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The GOP's growing Hispanic rift

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Guest opinion

The GOP's growing Hispanic rift

By failing to embrace immigrants, Republicans are making themselves largely irrelevant

I am a Mexican American and a Republican.

I remember distinctly when I first picked sides: election night, 1988. I was four. My family had just arrived in the United States. We lived in a tiny apartment in central Tucson, Arizona.

I don't remember much about the election. But I remember my mother, in Spanish, enunciating the candidates' names clearly. Bush. Dukakis. Doo – ka – kis. The Spanish equivalent of "doo-doo" is caca. My electoral choice was clear, Bush it was.

Fast forward twenty years, and I found myself in the midst of a heated presidential campaign, running a small grassroots office in Northwest Tucson for another Bush.

I recruited hundreds and hundreds of volunteers out of that office. During breaks, the volunteers would sit around chatting, and the conversation would often turn to immigration. They spoke frankly around me, their notional boss. Perhaps they had not heard my last name: My family is pale, and my fair, freckly skin looks more Irish than Mexican.

Some of the things I heard coming from these volunteers, regarding "the Mexicans," shook me: about how they should be kept out, about how the border fence could not be built high enough, made it seem as if we were the real threat to American society, as if we were the real terrorists, hiding in caves in the Sonoran desert, waiting for the right moment to strike.

I was completely torn. I relied on these volunteers, some were friends, some were mentors, and I needed them to complete my task, to play a small part in getting Bush reelected. But it broke my heart to see a party I identified with, people I identified with, so irretrievably misguided about immigration and in a deeper sense, about the meaning of America.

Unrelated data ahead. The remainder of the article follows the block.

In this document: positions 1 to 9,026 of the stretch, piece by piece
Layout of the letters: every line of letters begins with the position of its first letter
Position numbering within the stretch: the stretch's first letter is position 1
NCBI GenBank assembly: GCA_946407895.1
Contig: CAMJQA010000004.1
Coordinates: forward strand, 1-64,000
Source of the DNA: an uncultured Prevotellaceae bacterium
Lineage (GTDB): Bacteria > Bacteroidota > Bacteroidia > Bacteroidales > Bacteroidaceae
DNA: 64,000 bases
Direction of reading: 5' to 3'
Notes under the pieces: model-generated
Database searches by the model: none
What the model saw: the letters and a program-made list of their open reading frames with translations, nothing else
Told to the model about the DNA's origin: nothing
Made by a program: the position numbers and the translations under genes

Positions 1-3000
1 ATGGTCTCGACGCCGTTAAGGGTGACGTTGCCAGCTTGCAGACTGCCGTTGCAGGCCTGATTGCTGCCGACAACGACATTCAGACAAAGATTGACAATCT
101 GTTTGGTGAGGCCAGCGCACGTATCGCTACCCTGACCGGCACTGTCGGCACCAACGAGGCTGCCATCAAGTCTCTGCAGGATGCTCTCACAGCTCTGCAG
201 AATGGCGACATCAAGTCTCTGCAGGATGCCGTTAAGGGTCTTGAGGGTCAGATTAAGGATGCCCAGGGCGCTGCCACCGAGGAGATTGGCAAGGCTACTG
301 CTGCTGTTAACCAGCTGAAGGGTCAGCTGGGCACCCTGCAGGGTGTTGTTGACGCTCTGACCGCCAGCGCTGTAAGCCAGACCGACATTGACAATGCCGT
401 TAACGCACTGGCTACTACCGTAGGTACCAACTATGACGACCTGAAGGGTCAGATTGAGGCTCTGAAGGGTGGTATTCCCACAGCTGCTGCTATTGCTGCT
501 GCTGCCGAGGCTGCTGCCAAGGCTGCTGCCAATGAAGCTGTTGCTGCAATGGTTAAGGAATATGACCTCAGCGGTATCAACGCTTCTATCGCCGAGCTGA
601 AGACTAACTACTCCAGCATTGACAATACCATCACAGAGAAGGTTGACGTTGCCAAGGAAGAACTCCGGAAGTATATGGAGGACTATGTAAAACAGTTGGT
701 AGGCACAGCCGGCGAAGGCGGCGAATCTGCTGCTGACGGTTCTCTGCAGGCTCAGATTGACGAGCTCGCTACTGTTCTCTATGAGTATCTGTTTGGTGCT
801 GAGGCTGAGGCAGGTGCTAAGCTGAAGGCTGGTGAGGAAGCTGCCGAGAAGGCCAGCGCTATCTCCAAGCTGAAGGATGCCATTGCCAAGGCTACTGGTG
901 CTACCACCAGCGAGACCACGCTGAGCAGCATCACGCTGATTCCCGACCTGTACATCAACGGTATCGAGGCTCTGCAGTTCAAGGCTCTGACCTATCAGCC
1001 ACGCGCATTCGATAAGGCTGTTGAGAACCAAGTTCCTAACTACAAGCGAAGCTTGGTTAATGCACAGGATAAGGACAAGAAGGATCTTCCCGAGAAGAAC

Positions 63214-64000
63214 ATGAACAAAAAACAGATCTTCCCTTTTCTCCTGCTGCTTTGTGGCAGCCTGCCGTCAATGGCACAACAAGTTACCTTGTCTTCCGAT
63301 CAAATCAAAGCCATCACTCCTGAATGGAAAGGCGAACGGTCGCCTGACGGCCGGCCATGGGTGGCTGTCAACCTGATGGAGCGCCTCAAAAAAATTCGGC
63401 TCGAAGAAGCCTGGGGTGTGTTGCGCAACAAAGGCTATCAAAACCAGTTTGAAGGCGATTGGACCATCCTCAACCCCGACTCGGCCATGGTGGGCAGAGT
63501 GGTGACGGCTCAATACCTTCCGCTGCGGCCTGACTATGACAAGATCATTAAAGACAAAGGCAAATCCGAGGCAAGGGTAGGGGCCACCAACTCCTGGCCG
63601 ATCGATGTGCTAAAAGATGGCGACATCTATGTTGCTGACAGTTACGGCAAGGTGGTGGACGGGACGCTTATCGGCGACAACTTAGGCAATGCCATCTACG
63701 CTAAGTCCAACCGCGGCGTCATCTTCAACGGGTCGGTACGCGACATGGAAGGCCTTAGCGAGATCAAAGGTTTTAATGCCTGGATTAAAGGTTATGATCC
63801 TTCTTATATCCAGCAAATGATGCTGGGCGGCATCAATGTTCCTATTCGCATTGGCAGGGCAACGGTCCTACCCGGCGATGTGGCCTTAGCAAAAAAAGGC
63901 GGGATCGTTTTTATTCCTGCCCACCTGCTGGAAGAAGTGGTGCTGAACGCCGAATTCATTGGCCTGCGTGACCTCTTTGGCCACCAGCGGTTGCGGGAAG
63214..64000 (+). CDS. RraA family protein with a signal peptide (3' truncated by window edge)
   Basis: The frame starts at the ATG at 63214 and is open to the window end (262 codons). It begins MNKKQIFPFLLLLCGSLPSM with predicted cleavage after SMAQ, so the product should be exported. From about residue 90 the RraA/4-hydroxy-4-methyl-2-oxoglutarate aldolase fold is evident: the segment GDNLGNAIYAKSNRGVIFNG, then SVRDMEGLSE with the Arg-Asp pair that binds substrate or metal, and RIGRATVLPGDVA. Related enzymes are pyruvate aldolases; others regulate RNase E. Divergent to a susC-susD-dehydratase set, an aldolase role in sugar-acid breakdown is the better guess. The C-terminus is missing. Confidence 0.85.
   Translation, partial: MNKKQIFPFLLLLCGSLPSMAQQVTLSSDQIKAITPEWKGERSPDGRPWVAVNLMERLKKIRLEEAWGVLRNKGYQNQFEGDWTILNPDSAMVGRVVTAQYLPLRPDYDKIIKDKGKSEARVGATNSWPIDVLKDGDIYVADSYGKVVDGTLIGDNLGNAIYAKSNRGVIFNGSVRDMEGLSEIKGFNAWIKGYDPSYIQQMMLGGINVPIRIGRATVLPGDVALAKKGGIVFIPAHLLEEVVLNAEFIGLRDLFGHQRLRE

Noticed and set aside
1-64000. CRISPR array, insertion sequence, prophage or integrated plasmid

Six years later, my state has enacted a controversial anti-illegal-alien measure, SB 1070. The law reflects genuine frustration on the part of Arizonans with federal immigration policy. Yet it also strikes at the core of my vision of the party and of the American dream.

It pains me to see and hear so many Republicans express anti-immigrant sentiments, and it strikes me as politically fruitless to see so many Republicans support measures such as SB 1070. The Rush Limbaughs and Chris Simcoxs of the world embarrass the party, and it pains me even more to think that the party of Lincoln, Goldwater, and Reagan, is dragged down in anti-immigrant rancor.

The GOP is not yet obsolete, nor should it be. Immigrants will embrace Republican ideals and in turn strengthen both the party and the country with a strong new base of diverse, thriving American dreamers.

This piece is excerpted from the original, posted at

Robert Gonzalez graduated from Stanford Law School in 2009 and is currently an attorney working in Washington, D.C.

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